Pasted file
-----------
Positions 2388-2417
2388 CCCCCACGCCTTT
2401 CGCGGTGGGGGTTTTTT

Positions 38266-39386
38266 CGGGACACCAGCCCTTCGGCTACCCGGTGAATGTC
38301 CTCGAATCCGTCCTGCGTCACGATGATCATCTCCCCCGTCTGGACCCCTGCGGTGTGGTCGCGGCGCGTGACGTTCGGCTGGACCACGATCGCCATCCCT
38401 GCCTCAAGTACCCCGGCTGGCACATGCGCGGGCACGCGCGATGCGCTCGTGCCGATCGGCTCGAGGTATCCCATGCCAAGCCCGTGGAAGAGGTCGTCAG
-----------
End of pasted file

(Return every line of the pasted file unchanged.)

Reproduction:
Positions 2388-2417
2388 CCCCCACGCCTTT
2401 CGCGGTGGGGGTTTTTT

Positions 38266-39386
38266 CGGGACACCAGCCCTTCGGCTACCCGGTGAATGTC
38301 CTCGAATCCGTCCTGCGTCACGATGATCATCTCCCCCGTCTGGACCCCTGCGGTGTGGTCGCGGCGCGTGACGTTCGGCTGGACCACGATCGCCATCCCT
38401 GCCTCAAGTACCCCGGCTGGCACATGCGCGGGCACGCGCGATGCGCTCGTGCCGATCGGCTCGAGGTATCCCATGCCAAGCCCGTGGAAGAGGTCGTCAG